Cataloochee Trails

Hiking in North Carolina's Great Smoky Mountains

The Cataloochee Valley is one of my favorite areas of Great Smoky Mountains National Park because of its great beauty and extensive trail system.

It is less heavily used compared to most areas of the Park. The valley contains wonderful sections of virgin forest, lovely streams, and numerous historical buildings and demonstrations.

Cataloochee Valley was heavily settled by the mid-1800s and remained a self-contained community until the 1930s when the land was condemned for the formation of the Park. The valley's rich human history is still remembered in the weathered boards of reconstructed churches, schools, and remaining home sites with aged rock chimneys and rock walls.

Two main trails, Caldwell Fork and Rough Fork , generally run parallel to each other through the central part of the valley. Several connector trails join the two main trails with the surrounding"rim" trails along the bordering ridges.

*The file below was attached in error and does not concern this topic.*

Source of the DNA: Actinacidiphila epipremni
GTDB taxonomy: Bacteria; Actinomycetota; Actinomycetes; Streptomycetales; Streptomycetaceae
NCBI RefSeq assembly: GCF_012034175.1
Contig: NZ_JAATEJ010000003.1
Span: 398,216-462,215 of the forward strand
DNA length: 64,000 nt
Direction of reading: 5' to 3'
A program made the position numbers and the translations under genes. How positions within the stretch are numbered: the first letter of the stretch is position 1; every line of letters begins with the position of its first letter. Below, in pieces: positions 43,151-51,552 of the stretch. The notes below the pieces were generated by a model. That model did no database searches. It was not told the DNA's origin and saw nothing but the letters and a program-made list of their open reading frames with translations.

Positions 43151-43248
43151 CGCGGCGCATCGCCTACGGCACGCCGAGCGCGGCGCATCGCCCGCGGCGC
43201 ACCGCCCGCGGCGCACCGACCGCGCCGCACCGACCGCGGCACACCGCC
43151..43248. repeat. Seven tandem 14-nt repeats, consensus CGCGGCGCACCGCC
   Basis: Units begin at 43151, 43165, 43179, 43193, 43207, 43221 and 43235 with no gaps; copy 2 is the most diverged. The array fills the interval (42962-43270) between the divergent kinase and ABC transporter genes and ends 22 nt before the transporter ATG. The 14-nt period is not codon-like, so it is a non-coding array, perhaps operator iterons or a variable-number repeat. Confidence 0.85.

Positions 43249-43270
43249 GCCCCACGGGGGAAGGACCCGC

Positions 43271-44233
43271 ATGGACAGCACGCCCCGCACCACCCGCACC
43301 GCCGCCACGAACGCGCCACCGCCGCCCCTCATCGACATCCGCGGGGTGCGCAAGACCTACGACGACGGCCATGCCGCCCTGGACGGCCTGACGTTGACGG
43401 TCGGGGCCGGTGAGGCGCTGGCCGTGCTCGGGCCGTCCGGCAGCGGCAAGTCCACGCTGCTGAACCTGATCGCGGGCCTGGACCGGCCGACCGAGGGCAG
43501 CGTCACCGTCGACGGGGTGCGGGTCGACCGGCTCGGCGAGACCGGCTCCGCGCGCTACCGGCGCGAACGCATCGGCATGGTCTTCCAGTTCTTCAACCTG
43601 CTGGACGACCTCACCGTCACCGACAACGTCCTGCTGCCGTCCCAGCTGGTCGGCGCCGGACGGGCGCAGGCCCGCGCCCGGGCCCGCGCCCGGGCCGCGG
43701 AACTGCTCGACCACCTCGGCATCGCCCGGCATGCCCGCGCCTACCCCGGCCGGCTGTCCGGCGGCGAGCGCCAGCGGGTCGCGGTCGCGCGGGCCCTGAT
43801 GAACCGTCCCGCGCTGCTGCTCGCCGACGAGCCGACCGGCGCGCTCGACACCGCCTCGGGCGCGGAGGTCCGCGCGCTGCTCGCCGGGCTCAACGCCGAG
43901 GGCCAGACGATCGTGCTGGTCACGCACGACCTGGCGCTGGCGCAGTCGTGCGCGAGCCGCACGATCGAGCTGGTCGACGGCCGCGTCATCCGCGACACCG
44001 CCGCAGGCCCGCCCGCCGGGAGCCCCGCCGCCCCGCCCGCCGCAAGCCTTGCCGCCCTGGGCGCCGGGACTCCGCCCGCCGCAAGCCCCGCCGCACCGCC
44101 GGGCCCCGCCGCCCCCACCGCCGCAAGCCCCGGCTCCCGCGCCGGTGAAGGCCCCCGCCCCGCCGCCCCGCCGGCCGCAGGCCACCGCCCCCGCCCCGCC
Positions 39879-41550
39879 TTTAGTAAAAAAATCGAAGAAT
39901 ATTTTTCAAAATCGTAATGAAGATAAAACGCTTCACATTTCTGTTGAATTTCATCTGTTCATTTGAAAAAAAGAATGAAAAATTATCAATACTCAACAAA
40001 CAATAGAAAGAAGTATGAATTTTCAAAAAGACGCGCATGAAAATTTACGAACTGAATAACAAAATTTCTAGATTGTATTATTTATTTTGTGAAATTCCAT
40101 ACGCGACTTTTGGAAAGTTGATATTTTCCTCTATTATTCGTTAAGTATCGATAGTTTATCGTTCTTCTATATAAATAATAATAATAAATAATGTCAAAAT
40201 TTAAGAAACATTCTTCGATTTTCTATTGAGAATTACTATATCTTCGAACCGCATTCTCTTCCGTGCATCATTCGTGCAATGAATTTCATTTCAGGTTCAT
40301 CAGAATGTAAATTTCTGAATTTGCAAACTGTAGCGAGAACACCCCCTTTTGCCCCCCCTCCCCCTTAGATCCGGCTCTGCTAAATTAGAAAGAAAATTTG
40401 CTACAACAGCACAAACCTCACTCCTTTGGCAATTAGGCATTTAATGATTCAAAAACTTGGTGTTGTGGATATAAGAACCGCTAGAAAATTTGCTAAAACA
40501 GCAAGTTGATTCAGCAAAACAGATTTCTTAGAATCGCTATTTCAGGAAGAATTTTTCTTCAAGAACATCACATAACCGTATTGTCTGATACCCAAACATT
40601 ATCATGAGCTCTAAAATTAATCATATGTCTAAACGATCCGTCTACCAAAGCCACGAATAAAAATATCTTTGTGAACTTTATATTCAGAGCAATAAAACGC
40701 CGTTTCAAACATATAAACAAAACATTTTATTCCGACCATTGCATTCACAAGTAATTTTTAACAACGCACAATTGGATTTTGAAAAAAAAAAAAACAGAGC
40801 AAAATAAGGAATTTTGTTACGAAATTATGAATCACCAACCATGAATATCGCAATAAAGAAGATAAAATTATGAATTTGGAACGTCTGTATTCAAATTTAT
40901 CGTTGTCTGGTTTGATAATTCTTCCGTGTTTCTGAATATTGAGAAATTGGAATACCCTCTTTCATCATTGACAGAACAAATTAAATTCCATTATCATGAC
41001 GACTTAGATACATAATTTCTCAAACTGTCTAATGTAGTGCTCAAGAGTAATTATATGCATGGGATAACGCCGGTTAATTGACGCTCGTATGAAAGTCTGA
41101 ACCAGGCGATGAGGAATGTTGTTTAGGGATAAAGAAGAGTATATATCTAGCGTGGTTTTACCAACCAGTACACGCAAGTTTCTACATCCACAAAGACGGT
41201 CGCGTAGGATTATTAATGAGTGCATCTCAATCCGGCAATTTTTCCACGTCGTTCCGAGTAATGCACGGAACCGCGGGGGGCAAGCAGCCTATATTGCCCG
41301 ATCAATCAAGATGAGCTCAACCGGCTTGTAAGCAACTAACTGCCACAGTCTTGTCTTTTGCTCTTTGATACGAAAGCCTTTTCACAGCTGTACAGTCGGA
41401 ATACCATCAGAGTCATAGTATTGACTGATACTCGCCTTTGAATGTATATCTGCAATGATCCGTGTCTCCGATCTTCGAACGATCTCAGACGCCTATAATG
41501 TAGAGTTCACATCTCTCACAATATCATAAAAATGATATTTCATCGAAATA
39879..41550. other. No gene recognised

The trails in the valley floor are mostly old roadbeds and are generally well-graded. The trails along the small streams are especially lush and beautiful. Anglers will definitely want to bring along their fishing pole—fishing in the Cataloochee Basin is among the best in the region.

Recommended day hikes include the Boogerman and Hemphill Bald/Double Gap trails in the Cataloochee Divide area; the Long Bunk, Mt. Sterling Gap, and Pretty Hollow Gap trails in the Mt. Sterling area; and the Balsam Mountain and Flat Creek trails in the Balsam Mountain area. Two more great day hikes in the Cataloochee Divide area can also be great overnighters; you can hike the Rough Fork Trail into Big Hemlock Campsite, or the Caldwell Fork Trail into Caldwell Fork Campsite.

Many of these trails can be pieced together into loops.

© Article copyright Menasha Ridge Press. All rights reserved.

Published: 29 Apr 2002 | Last Updated: 21 Nov 2012
Details mentioned in this article were accurate at the time of publication


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